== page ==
We need to come to the realization that there is no “perfect location.” Any additional housing of any kind will have an impact on a neighborhood but that does not mean it doesn’t belong or that we shouldn’t do it.

If using city-owned property to lower the cost of building affordable housing then to me that’s an easy line to draw. We can no depend on the free market to create permanent below market housing. Of course, balance is key to everything in life. For an example – Sherburne school, once the school department releases that building when Robert Lister Academy is relocated, housing being built there would disrupt the softball field. It would only be logical to make sure to have a replacement field already lined up and build in a near by location. I believe that the relational field at the new skateboard park could be an amazing option.

This also leads to much needed conversations about equality in our school sports and recreation department.

Should the council continue to try to acquire the Thomas J. McIntyre federal building property?: This is a loaded question to me because it so depends on what happens with the GSA auction.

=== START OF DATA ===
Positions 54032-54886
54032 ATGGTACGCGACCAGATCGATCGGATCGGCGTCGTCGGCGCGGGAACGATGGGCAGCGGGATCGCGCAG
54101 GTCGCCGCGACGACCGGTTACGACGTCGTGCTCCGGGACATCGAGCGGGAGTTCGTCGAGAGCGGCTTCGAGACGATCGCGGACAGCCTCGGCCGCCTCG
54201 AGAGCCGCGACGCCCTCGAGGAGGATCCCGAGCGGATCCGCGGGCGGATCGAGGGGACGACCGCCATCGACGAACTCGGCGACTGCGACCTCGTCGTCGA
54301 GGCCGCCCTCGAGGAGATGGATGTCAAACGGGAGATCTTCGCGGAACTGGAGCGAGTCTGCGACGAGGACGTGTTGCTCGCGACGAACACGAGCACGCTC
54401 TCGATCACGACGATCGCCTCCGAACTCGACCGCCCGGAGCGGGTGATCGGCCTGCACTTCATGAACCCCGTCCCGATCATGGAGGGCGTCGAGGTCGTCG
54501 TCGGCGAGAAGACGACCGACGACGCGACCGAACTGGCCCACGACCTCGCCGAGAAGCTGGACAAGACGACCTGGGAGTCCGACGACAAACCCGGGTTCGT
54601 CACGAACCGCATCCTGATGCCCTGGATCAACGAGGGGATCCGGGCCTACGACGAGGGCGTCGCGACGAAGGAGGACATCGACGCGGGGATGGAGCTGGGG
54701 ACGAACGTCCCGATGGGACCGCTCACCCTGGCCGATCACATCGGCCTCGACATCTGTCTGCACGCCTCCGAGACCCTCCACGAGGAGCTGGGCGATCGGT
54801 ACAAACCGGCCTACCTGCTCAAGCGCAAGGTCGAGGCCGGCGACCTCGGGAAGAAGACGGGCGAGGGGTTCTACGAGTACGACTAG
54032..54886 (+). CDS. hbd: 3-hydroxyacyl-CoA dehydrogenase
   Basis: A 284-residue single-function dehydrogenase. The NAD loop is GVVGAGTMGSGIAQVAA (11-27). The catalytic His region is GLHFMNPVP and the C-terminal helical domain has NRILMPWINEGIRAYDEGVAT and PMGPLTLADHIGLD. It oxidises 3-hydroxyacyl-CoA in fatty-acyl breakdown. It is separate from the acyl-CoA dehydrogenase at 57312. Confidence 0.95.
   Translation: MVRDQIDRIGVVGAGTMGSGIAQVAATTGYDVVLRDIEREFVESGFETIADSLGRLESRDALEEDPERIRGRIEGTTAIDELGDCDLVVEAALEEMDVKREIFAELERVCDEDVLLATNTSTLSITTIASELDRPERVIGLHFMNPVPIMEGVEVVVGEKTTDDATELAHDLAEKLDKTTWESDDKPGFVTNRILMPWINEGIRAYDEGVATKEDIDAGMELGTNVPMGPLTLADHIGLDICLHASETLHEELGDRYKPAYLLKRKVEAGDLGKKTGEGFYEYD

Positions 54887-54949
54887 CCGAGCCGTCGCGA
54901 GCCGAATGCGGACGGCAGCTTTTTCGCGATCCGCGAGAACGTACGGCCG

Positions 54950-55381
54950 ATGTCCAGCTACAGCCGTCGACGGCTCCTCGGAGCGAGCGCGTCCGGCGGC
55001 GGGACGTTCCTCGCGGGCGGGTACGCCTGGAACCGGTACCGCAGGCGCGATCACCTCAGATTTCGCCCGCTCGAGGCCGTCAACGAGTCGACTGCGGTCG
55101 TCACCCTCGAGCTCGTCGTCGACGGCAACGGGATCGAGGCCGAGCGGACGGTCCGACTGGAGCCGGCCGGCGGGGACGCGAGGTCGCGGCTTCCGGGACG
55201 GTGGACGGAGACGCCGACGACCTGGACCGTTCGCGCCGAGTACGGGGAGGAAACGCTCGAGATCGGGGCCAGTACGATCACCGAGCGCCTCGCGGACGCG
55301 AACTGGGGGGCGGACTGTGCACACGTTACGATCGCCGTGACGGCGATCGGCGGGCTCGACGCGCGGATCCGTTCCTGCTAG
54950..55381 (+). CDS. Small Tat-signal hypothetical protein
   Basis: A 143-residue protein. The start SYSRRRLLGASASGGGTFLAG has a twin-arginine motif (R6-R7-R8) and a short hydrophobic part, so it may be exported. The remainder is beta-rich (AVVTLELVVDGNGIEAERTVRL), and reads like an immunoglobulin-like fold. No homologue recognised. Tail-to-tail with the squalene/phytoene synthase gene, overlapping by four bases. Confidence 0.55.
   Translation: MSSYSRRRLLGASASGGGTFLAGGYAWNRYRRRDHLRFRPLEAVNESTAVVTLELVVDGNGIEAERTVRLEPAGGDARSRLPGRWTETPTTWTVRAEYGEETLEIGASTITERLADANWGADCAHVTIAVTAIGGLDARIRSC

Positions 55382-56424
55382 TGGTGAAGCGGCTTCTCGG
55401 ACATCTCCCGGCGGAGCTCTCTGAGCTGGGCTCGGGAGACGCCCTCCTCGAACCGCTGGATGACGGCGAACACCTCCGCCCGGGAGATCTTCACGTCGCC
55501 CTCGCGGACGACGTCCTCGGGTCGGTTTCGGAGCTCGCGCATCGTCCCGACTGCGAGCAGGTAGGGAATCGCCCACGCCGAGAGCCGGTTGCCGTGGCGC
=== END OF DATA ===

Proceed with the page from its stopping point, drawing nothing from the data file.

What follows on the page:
Do I think that the city should consider spending excessive funds to purchase the building? No.

If the city can acquire, without restrictions for low to no cost, then yes.

Do you support the council’s spending level on the last two budgets? If not, what’s an appropriate level?: Budget planning and fiscal accountability are top of mind for all councils. Historically we’ve seen 2-6% budget increases and I stand by the fact that this council has stayed within that line.

When discussing the major increases in staffing, which in part, grew the budget it’s worth noting that almost 75% of those jobs were in our school, police and fire departments.